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Saturday, May 30, 2015

May Sewing

Since the end of the month is nearly here I think it is time to do my monthly sewing update. I hope you enjoy these posts. My goal is to show you not only what I am making but maybe point out a few patterns you may not have been aware of. I also try to let you know about any problems I had with the patterns I made so hopefully you can learn from them.

The first sewing I got done this month were my outfits for the Sew Along for my online doll sewing group. The challenge this month was a specific pattern, this time we made up The “Bonjour Paris Mini Wardrobe” (#1033) from Lee & Pearl (here is a link to their site). The best thing about this pattern is it is the pattern that they are giving away to newsletter subscribers this year. So if you haven't subscribed to their newsletter now is the perfect time so you can get this cute pattern too. They also give lots of hints, and some free projects from time to time in the newsletter too, as well as a head's up on their newest designs.

This pattern will make a top, a dress, shorts (with or without cuffs) and a really cute apron. For the sew along we were tasked with making the top and the shorts with the cuffs. I loved this pattern from the minute I first saw it and it had been laying on my sewing table just waiting for me to get the time to sew it up.

For the sew along I decided I wanted to make two of the outfits one for Allison and one for Chelsea. I had originally planned to just use fabric from my stash but I knew I had limited time on the weekend I was going to have time to sew so I decided to shop for some new fabrics specially for the sew along. I found a really cute little pink with butterflies on it. Since the pattern has a French theme and when I think of French things I immediately think of my late little dog who was a Papillon- (Papillon is French for butterfly) so that was a must. I also found a really pretty small scale purple print for the other top. I then picked out some plain colored cottons to go with each of the prints. Since I have always been a clutz I never wear shorts or pants that are light colors and I never think of them for the dolls either. I found some nice dark pink and dark purple fabrics for those shorts, I used these same fabrics for the collars on the tops.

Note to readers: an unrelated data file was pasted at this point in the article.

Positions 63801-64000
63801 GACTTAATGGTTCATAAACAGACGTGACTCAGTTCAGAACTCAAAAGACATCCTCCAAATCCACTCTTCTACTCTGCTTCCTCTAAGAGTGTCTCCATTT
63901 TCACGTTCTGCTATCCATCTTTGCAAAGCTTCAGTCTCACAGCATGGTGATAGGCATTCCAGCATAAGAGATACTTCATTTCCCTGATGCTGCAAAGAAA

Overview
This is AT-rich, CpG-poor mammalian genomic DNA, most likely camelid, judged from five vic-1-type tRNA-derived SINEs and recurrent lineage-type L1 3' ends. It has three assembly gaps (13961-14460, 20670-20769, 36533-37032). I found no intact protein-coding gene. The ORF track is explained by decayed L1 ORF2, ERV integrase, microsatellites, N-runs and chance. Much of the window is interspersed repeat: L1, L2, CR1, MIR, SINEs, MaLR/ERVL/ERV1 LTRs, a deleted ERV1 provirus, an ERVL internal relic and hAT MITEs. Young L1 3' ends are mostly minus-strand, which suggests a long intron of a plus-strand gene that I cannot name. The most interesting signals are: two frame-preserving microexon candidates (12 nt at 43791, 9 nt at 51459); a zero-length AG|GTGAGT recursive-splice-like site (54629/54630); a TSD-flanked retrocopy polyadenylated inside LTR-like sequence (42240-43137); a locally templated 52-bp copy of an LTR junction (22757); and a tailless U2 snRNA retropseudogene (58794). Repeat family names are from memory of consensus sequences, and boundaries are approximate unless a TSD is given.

I got the fabrics ready to sew and cut out that same afternoon. I had set aside all day Saturday and most of Sunday to do some sewing so I was all set.

I did rediscover how much I hate pleats because the top has several. LOL It is a good thing I was home alone all weekend because I had some not very nice things to say to my project along the way. In the end it was all worth it because the tops are simply adorable! I did have to walk away a couple of times and I have to say that is my best advice when you start to get frustrated with any project. Just walk away for a little while!

I did cheat a small bit and did all my sewing with white thread, I really wanted to work assembly line style with these. I think they look good with the white and the only place I am not as happy as I could be is in a few spots of my top-stitching. I did do a bit of wandering for some reason on the shorts. On a real pair of shorts it wouldn't even show but on the doll size it bugs me a bit. I think I need to practice that a bit more with this relatively new sewing machine. I really haven't done a lot of top-stitching since I got it and it shows. I even thought about digging out my old machine just for the top-stitching but figured it wasn't worth the effort.

My next sewing project for the month of May was the new Lace Overlay Tank pattern from Liberty Jane (here's a link to the pattern in case you want to see it)